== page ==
The legislature passed a budget and finished its special session a little after 10 p.m. on May 25. A brief wrap up of closing action..
Final cut from K-12: $1.7 billion. (40 percent of the cuts came from K-12 public schools)
Just over a billion of that is from suspending the I-728/student achievement fund -- again -- and from cutting K-4 class size reduction money. Another $179 million comes via lower salary allocations. The state will send districts 3 percent less for administrative salaries, and 1.9 percent less for teachers and support staff salaries (certificated and classified employees). School districts will have to figure out how to absorb the salary loss (reopen contracts and negotiate pay cut, cut other programs or services, etc). Cutting school days is not an option.
For more budget materials (summaries; striking amendment, agency reports. Lots of good stuff) go here: http://leap.leg.wa.gov/leap/budget/detail/2011/ho1113p.asp
Some positive budget news:
Apple Health remains open to all eligible children
Early learning funded
Full-day kindergarten funded and expanded just a wee bit
Bonuses for teacher board certification funded
Kindergarten assessments (WaKids) and teacher/principal evaluation pilot funded
Levy equalization assistance funded
Bullying workgroup funded
Drop out programs funded
Also, HB 1410 - striker on science bill is one of session's last to pass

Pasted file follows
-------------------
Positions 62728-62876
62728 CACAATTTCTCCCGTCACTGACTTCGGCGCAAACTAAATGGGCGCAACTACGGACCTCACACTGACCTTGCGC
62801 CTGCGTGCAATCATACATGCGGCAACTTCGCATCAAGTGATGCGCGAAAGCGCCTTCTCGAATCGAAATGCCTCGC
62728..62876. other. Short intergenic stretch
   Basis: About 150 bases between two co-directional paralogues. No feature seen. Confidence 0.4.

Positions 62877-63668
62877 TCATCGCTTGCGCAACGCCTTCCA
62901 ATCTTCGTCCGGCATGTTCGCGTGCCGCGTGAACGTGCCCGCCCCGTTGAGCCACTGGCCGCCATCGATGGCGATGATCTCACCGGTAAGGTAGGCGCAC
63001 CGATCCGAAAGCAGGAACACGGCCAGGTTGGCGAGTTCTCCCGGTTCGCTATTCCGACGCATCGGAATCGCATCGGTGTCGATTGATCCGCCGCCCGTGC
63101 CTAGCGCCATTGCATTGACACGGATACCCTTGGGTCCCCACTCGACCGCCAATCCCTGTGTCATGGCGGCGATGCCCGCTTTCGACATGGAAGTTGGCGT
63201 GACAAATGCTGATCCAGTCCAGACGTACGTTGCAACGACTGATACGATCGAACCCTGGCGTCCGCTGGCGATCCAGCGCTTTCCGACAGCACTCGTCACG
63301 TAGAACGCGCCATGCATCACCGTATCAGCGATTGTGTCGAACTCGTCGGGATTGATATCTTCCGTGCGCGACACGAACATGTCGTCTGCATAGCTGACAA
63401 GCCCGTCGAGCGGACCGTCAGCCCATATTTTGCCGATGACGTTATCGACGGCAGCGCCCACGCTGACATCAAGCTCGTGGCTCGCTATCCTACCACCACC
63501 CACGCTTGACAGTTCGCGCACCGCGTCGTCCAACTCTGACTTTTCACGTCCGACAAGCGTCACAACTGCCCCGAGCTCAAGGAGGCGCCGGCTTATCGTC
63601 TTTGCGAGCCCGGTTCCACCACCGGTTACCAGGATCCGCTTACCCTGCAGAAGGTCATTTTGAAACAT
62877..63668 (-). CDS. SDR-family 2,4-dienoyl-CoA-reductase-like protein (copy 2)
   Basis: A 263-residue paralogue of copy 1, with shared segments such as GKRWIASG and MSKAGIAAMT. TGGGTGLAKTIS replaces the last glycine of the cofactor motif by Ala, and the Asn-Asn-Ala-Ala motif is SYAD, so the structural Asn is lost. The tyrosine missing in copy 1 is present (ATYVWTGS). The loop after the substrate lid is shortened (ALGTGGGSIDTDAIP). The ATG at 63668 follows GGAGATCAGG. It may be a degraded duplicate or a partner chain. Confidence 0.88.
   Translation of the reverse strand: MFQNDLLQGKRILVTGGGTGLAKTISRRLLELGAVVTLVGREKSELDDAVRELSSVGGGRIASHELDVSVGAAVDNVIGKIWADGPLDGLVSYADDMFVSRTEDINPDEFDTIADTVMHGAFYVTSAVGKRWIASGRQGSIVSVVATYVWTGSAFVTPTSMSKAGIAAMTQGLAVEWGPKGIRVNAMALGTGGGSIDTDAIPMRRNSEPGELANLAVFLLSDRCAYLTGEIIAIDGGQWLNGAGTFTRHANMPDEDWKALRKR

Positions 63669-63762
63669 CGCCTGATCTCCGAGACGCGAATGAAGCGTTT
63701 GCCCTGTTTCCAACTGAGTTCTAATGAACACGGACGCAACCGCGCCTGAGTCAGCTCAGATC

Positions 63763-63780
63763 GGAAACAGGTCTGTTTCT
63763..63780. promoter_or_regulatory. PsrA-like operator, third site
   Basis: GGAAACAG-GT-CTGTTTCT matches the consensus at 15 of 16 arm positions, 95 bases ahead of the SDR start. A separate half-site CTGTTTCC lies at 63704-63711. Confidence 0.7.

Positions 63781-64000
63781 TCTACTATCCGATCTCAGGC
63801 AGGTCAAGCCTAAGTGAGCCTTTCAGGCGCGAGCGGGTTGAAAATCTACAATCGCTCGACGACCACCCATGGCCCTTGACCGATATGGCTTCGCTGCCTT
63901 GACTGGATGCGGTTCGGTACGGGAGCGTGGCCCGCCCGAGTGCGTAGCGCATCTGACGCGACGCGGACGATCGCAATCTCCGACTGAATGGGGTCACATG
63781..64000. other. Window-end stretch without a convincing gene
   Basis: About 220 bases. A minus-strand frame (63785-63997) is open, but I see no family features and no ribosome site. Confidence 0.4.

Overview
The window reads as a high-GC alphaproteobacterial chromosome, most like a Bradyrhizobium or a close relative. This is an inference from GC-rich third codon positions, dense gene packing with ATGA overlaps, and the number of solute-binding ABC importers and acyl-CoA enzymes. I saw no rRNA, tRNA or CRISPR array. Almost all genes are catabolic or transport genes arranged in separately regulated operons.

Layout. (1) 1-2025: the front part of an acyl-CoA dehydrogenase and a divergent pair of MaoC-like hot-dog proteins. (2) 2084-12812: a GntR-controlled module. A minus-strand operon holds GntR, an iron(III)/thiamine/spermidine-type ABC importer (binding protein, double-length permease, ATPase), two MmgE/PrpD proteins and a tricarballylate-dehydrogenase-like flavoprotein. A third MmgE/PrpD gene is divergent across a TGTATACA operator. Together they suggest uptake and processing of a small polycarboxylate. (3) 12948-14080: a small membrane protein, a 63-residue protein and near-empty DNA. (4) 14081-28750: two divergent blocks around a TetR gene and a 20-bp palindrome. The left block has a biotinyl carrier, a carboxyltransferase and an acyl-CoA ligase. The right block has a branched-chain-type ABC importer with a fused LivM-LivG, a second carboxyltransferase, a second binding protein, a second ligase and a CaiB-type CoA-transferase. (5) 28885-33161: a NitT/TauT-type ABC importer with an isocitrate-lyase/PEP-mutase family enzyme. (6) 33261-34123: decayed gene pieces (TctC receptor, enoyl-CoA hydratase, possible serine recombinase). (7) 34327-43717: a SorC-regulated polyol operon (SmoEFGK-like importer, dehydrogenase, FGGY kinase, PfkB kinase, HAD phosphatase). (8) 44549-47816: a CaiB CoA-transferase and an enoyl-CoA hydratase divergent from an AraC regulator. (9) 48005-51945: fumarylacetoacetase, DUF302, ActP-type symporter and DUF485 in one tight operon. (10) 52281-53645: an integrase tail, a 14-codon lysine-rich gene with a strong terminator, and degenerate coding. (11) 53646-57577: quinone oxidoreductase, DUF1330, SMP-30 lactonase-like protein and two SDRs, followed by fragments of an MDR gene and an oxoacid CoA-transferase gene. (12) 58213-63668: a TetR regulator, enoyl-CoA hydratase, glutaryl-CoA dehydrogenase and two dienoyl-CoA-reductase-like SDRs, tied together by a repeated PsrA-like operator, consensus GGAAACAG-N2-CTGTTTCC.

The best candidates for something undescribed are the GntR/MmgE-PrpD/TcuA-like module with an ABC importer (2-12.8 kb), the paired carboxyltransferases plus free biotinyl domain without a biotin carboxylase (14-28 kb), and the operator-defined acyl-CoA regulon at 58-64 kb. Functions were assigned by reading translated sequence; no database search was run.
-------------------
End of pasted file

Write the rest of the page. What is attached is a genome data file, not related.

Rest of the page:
Rep. Dammier's striking bill on the science assessments passed. Starting with the class of 2015, students will need to pass a biology end-of-course exam to graduate. See more of the bill details below:
Will use the new biology end-of-course exam. Leaves open the option to develop other end-of-course exams at a later date.
Requirement starts with class of 2015 (most will take the test in 2013).
Will accept AP, SAT, ACT as alternatives, plus collection of evidence.
Allows retakes (up to twice a year, up to 4 retakes).
Does not establish two tiers for graduation. The version that cleared the House education committee would have allowed kids to graduate without a Certificate of Academic Achievement if they took more science classes. There was concern about the costs and logistics of requiring more science classes before the state increased instructional time. (Basic ed reform calls for more instructional time in middle and high school, and more science, but legislation pending this year pushes funding for that back to at least 2014-15 school year.)
SB 5919 - education funding
No instructional increase until at least 2014-15
Clarifies transportation funding formula
Allows flexibility in transitional bilingual funding (more if kids need intensive language intervention, less when kids more English proficient)
Quality Education Council must synthesize funding recommendations from work groups
Details minimum allocations for prototypical schools (this is a funding model ONLY; districts can allocate most funds as they see fit)
An early version of this bill hit resistance from professional associations and advocacy groups by stripping end dates off basic ed. That language was removed.
The version that passed Senate Ways and Means included language around phasing out I-728 after funding put into basic education. That language was taken out.